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The ending of the 123rd running of the Belmont Stakes last Saturday was quick and clean—a classic of its kind, in fact, with leather whips flashing in the sun, the crowd howling and surging toward the rail and two grand-looking thoroughbreds, one a chestnut and the other a bay, straining and stretching wearily for the wire.
It was, for 15 seconds, the perfect finale of an imperfect season, a finish that defined the breed and all that it was ever meant to be. After months of horses sparring through dozens of prep races, after weeks of their jousting and parrying through the traveling road show that is the Triple Crown, the resolving drama unfolded suddenly in the final 220 yards of the Belmont, the race that is the grand-daddy of them all.
On the inside was Hansel, who had won the Preakness on May 18 by a smashing seven lengths after running a disappointing 10th as the tepid favorite in the May 4 Kentucky Derby. Now, running with his nose up and his head cocked slightly to the right, Hansel was leading the 11-horse Belmont field by 2� lengths as he raced past the eighth pole in midstretch. Jockey Jerry Bailey was flailing on him lefthanded with the whip, and the colt, his ears swept back, was drifting out, beginning to weaken visibly. At 1� miles, the Belmont is the longest and most searching of the Triple Crown races, and Hansel, a son of Woodman, whose bloodlines are questionable for siring stayers, appeared to be racing beyond the outer reaches of his pedigree.
So Bailey was bouncing and banging on the colt. "I asked him, but near the eighth pole there was no more acceleration left," Bailey said later. "The heart and the will were there, but he couldn't go any faster. He was trying as hard as he could possibly try and I really believe the last half mile his heart got him home."
Out in the middle of the track, bearing down on Hansel in a last desperate run, was Strike the Gold, who had won the Kentucky Derby with a flourish by almost two lengths but came up inexplicably empty in the Preakness, finishing sixth. Whatever had happened to Strike the Gold at Pimlico, it was all behind him by the time he got to the eighth pole at Belmont Park. Charging on the outside, he was cutting into Hansel's lead, with jockey Chris Antley slashing at his colt from the left side. Hansel's lead was two lengths. Then one and a half. Then a length. Then three quarters. Then a half.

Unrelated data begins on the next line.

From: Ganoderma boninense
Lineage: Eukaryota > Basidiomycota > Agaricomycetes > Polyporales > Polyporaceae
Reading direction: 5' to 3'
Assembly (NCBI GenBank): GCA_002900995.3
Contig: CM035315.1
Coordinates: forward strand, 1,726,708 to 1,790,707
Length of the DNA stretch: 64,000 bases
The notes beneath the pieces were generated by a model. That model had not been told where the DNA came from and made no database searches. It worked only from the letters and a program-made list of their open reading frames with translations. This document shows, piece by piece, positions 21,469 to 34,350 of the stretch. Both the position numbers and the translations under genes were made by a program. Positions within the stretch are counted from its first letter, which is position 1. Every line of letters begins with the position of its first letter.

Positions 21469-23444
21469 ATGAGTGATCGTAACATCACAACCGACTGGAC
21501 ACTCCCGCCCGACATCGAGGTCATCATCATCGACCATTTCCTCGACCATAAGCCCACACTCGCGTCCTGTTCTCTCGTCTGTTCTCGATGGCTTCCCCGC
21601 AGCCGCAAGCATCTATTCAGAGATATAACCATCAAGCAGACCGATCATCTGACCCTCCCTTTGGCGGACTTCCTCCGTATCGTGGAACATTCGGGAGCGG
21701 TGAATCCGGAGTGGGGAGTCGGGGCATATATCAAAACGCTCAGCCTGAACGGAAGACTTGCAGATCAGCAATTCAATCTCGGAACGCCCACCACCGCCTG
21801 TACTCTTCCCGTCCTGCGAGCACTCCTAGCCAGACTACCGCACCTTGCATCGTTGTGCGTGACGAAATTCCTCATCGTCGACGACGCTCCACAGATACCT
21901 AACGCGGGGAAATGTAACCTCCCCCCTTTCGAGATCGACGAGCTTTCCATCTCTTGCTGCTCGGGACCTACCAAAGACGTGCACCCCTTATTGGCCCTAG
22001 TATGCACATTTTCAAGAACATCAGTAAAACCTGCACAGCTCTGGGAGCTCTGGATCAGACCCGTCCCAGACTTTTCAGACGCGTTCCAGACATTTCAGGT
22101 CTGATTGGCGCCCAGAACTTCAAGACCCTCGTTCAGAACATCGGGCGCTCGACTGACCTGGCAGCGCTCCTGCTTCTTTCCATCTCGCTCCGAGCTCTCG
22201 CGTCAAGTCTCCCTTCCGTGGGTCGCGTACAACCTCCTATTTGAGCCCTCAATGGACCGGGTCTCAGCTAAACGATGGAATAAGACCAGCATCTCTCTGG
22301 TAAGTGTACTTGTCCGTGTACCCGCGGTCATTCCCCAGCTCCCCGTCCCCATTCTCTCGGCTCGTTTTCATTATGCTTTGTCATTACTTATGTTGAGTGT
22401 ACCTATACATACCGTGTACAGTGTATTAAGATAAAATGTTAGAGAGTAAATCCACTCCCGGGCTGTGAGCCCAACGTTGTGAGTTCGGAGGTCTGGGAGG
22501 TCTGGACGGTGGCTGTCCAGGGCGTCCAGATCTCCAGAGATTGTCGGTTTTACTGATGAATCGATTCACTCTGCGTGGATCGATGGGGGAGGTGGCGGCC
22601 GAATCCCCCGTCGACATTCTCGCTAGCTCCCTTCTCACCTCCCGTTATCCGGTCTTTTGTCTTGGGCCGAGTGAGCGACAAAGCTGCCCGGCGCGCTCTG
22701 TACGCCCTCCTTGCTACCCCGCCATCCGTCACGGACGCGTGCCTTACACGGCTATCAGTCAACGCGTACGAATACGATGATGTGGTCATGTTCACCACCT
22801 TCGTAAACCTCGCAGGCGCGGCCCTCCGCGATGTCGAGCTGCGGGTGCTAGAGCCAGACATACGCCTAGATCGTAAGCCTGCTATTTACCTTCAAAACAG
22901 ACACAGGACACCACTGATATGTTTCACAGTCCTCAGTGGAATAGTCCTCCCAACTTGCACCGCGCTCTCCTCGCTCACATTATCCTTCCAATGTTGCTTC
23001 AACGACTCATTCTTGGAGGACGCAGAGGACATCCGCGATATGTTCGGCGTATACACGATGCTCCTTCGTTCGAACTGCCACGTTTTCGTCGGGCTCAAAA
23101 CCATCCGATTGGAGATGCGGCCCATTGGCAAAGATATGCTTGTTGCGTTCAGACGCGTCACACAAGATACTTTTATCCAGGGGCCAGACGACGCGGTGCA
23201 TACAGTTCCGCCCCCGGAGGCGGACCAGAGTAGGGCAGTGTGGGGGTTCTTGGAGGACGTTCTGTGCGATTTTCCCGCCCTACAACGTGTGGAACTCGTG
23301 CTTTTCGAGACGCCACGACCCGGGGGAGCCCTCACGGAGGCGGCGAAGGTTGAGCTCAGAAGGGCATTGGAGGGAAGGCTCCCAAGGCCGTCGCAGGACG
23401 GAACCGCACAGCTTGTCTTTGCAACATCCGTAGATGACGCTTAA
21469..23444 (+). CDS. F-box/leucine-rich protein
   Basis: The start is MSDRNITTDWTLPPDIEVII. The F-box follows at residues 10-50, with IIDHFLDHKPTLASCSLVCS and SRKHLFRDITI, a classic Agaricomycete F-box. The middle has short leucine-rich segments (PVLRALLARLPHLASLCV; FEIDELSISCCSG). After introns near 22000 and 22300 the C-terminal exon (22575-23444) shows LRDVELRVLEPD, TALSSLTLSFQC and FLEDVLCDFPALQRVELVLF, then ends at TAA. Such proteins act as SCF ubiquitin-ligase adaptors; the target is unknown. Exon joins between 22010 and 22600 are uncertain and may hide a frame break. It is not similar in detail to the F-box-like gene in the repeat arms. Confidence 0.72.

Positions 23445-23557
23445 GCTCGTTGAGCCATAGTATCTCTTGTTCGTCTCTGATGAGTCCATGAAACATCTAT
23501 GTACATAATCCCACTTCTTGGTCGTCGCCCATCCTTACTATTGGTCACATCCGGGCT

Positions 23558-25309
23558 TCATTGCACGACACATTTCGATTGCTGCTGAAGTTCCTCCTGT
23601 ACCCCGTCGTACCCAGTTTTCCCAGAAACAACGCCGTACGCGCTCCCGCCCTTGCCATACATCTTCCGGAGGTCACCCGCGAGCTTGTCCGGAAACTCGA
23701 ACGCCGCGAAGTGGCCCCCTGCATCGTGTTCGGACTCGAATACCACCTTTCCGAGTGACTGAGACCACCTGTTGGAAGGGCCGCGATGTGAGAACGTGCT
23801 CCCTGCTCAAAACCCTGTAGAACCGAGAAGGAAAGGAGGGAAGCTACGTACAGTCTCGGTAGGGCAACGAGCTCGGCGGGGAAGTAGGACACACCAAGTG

The Derby winner was chasing the Preakness winner.
Antley could not take his eyes off Hansel. "You know how you sometimes stare so hard to make something happen?" said Antley, his eyes widening. "I was starin' hard at Jerry's horse, tryin' to make him come back to me. I could see that his horse was getting tired, but so was mine.... But I kept starin' and starin'." And Hansel kept coming back to Strike the Gold. Upstairs in the clubhouse box seats, Nick Zito, the trainer of Strike the Gold, was pounding on the railing in front of his box and screaming a chant above the thunderous din of the crowd: "Come on, champion! Come on, champion!"
The Derby winner was running down the Preakness winner.
This was what Antley had come to do. And this, of course, was what Bailey had come to fear since the moment that Hansel, running bug-eyed against the bit, had pulled him to the lead as the horses swept out of the backstretch and into the far turn. More was at stake here than the $417,480 winner's purse. Under the Triple Crown Challenge scoring system, which allots points for finishes in each of the series' three races, the two colts were tied for a bonus of $1 million. In fact, if Hansel, Strike the Gold or Mane Minister, who finished third in both the Derby and Preakness, were to win the Belmont Stakes, he would automatically earn the $1 million jackpot.
Through the early fractions, Corporate Report, with Hansel less than two lengths behind, had buzzed through the first half mile in :46[3/5], good time. Strike the Gold was merely cantering along, some 16 lengths off the lead. Hansel rushed past the three-quarter mark in 1:11[3/5], lively for the distance, and at the far turn, as he clicked off the mile in 1:36[3/5], realistic time, the crowd began stirring. Far behind him, Strike the Gold had taken to the high ground, and now he was sweeping quickly past horses.